CJEU - C-136/17 - GC and Others (de-referencing of sensitive data)

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CJEU - C-136/17 Google LLC vs CNIL
Cjeulogo.png
Court: CJEU
Jurisdiction: European Union
Relevant Law: Article 9(1) GDPR
Article 9(2) GDPR
Article 10 GDPR
Article 17(1) GDPR
Article 21 GDPR
Article 85 GDPR
Article 8(1) Directive 95/46
Article 8(5) Directive 95/46
Decided: 24.09.2019
Parties: CNIL
Google LLC
Case Number/Name: C-136/17 Google LLC vs CNIL
European Case Law Identifier: ECLI:EU:C:2019:773
Reference from: CE (France)
Décision N°391000, 393769, 399999, 401258
Language: 24 EU Languages
Original Source: Judgement
Initial Contributor: Matthias Smet

Information relating to legal proceedings brought against an individual and information relating to an ensuing conviction are data relating to ‘offences’ and ‘criminal convictions’ within the meaning of Article 8(5) of Directive 95/46 (and Article 10 GDPR). In addition the court judged that a search engine operator does not need to automatically delete links to specific sites following an erasure request made by the data subject. Instead, in order to determine whether to remove links to pages that contain sensitive personal data, the search engine operator would have to perform a balancing test of the competing rights in presence.

English Summary[edit | edit source]

Facts[edit | edit source]

Four applicants wanted to exercise their right to de-referencing concerning various links to third-party websites which contained sensitive data pertaining to them.

As the requests were rejected by Google, the applicants brought complaints before the Commission Nationale de l’Informatique et des Libertés (CNIL), the French data protection authority. the CNIL refused, however, to serve formal notice on Google to carry out the de-referencing requested.

Thereupon, the applicants turned to the Council of State (Counsel d’État), which ordered a stay of the proceedings and referred to the Court four questions relating to the applicability of the prohibition of the processing of sensitive data in the context of search engines and to the de-referencing of such data.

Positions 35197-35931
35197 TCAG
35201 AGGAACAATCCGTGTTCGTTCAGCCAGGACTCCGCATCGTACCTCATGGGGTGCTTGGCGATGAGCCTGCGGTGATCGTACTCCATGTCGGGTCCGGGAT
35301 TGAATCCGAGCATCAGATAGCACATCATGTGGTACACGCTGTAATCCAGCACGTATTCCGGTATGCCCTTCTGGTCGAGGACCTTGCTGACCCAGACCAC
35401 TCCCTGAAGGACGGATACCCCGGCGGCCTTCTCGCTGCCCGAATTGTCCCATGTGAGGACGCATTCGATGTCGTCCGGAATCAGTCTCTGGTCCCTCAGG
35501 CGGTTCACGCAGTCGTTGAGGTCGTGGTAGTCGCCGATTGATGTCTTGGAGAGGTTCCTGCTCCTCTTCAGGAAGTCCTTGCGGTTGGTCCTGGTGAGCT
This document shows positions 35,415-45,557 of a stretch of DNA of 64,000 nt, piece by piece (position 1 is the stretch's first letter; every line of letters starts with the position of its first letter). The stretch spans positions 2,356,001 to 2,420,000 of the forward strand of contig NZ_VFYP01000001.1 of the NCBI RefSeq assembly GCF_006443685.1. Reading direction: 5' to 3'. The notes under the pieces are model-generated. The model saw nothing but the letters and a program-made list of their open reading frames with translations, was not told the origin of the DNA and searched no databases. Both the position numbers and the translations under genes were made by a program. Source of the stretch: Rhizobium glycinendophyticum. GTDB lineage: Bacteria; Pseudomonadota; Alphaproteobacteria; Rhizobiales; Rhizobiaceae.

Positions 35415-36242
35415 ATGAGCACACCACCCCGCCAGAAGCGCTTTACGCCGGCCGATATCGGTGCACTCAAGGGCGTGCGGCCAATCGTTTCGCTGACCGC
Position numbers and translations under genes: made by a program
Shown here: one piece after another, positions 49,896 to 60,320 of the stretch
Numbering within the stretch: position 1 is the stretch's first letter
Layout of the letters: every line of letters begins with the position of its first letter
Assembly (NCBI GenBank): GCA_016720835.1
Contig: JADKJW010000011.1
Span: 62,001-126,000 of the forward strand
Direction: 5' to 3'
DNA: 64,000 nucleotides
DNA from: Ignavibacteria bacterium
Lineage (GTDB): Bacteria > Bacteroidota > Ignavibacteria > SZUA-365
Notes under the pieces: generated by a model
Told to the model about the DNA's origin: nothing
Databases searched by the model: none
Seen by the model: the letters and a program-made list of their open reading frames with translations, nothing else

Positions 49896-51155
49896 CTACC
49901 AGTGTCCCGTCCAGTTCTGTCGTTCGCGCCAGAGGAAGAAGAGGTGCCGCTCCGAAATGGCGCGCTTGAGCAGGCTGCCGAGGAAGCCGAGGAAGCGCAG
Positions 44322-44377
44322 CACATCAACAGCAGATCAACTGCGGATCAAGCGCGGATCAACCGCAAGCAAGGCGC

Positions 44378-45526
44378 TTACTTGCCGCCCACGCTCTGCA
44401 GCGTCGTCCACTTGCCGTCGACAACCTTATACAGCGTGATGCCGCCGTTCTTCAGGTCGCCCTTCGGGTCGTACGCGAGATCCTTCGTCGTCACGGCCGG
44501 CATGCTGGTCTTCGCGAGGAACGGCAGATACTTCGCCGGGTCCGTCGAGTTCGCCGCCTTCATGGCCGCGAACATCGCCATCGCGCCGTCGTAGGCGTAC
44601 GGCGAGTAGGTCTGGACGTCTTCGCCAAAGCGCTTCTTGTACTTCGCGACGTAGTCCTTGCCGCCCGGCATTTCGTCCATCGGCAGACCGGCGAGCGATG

Holding[edit | edit source]

The Court recalled that an activity of a search engine, which consists in finding information published or placed on the internet by third parties, indexing it automatically, storing it temporarily and making it available to internet users according to a particular order of preference, must be classified as "processing of personal data" and that the operator of the search engine therefore needs to be considered a 'controller' within the means of article 4(7) GDPR.

In its preliminary ruling the court judged that:

  • Information relating to legal proceedings brought against an individual and information relating to an ensuing conviction are data relating to ‘offences’ and ‘criminal convictions’ within the meaning of Article 8(5) of Directive 95/46 (and Article 10 GDPR);
  • The operator of a search engine is in principle required to accede to requests for de-referencing links to web pages containing sensitive personal data, unless an exemption is applicable;
  • A search engine operator does not need to automatically delete links to specific sites following an erasure request made by the data subject. Instead, in order to determine whether to remove links to pages that contain sensitive personal data, the search engine operator would have to perform a balancing test of the competing rights in presence.

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